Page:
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Are small local brands looking at branding with renewed vigour?

While there is a thin line between marketing and brand building, small local brands are learning to read the differences and use it to their advantage

It is not uncommon to come across family owned businesses in India. Be it your local ‘kirane wala’ or a multi-million dollar conglomerate, a lot of businesses in India are like legacies that people hand over from generation to generation. While local organisations have traditionally relied on knowledge and know-hows passed on from their elders to run their operations, many are today looking at branding in a new light.

According to Saurabh Uboweja, Brand Guru and CEO, Brands of Desire, a major reason why small local brands are now looking towards branding and brand building is that a lot of second and third generation entrepreneurs are privy to an ivy league education in business management and want to change the way the business have been traditionally conducted in the country. The world view that travels to other countries is also another reason why many entrepreneurs today are looking at branding in a new light.


Another reason why brands today, whether small or big, are looking at branding is because they realise the importance of a “brand”.

“The idea is that the brand is a magnet. In an ocean of commodity offerings, it is the brand that gets picked. It is the brand that helps establish the quality high-ground. And it is the brand that helps companies derive premiums for their otherwise commodity offerings,” said Harish Bijoor, Founder, Harish Bijoor Consults Inc.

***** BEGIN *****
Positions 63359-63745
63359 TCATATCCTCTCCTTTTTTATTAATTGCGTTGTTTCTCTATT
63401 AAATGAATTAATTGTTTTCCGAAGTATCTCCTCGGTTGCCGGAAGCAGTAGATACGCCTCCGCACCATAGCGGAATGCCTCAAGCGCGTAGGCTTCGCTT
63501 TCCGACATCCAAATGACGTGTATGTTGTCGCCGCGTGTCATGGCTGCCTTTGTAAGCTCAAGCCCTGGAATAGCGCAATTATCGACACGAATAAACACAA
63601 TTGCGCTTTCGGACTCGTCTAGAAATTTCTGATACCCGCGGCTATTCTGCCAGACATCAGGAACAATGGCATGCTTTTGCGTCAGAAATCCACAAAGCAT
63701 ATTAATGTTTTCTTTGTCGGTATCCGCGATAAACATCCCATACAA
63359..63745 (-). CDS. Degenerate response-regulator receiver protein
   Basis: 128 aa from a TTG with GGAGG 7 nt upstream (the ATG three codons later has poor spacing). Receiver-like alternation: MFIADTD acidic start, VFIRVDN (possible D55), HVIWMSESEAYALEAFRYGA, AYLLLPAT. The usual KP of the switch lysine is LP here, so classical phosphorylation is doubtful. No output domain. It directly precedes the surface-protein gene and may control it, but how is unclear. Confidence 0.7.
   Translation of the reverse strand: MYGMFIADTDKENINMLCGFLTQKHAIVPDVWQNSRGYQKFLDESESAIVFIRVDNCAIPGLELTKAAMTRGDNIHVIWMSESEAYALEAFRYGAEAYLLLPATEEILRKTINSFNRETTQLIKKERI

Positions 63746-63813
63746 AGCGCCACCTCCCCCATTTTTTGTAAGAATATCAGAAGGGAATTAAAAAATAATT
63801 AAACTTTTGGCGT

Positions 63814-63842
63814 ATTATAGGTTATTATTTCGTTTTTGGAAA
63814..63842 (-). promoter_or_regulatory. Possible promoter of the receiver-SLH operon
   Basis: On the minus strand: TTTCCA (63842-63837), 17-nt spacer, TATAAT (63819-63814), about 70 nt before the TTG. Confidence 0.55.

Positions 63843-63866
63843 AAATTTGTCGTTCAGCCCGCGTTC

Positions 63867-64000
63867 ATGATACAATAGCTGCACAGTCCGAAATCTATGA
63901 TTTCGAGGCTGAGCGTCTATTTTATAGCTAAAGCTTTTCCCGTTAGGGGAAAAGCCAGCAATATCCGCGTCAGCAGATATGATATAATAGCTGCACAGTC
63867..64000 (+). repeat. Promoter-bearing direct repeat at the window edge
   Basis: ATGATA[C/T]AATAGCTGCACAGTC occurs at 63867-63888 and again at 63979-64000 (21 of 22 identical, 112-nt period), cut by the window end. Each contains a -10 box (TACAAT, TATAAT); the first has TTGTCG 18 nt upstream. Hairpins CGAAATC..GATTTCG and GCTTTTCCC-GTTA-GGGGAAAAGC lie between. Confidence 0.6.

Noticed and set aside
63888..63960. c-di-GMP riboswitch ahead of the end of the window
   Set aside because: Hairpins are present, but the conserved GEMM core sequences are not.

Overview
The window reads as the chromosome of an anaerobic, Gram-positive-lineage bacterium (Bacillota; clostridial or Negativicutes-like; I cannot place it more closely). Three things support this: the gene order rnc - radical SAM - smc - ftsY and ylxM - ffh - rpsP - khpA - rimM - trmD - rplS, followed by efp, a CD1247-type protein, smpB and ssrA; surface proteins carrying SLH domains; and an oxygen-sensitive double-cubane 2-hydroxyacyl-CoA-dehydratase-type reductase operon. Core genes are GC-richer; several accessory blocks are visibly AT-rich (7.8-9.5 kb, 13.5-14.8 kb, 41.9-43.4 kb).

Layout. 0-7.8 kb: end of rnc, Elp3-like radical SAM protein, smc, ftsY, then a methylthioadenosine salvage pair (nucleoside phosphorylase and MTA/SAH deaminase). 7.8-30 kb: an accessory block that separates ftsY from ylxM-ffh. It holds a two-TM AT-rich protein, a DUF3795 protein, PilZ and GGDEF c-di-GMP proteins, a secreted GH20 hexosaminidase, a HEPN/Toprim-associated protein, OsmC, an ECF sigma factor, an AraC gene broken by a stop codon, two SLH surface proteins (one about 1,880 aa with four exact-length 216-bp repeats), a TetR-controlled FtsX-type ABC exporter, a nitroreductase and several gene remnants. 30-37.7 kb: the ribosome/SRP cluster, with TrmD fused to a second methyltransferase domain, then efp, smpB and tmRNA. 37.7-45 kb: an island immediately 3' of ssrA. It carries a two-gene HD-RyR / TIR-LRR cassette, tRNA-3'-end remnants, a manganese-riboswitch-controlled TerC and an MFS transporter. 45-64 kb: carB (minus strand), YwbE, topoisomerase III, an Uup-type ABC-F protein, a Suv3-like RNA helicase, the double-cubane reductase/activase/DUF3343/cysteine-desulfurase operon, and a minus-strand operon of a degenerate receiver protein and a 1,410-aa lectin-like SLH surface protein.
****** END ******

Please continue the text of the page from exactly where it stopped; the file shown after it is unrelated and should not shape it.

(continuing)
While brands (whether big or small) have traditionally spent much of their monies on advertising, today brands are recognising the need and the perks of branding. Although the concept of branding is nothing new and dates to thousands of years, it is only fairly recently that branding as a science and a topic to study emerged. This is also reason why the knowledge people have about branding is very shallow.

Drawing attention to why advertising is not branding, Bijoor said, “Advertising is not branding. Advertising is the mere execution of the brand elements that you wish to convey. Most small companies tend to confuse the two and end up sending a humongous amount of money on advertising which just does not deliver. When you craft your advertising starting with brand strategy you build a reliable route to market. When you use mere advertising, you fail mostly. In the one odd instance you may succeed as well, but then that’s happenstance.”

But what people often look past is that although marketing is the more glamorous of the two, it is also the more expensive way of getting the word out. Smaller brands, devoid of the baggage that comes with being a large brand, are also more agile and adaptive to change.

But the misconception that branding is for larger players with a lot of money to spend deters a lot of small time brands from looking at branding as a possible way forward in building a better brand. Right philosophy, right positioning, right identity, right packaging are some of the essential pillars of building a brand but they are not the most expensive aspects of brand building.

“While the general perception is that big brands are made because of the fortunes brands spend on marketing, the basic requisite for a brand to succeed are nuances like the way they are positioned, whether the product or service is solving a problem or not, the consistency with which the brand performs among others,” said an industry source who did not wish to be named.

Therefore, it becomes essential for any smaller brand trying to make it big to understand these nuances of brand building. The road to building a great brand essentially lies in understanding what branding really means and not confusing it with marketing. As small local brands assimilate themselves to the new meanings of brand building, they might be the ones to look out for in the future.

“I think the next generation of brands will really come from small businesses and not the large businesses as you see now,” said Uboweja.

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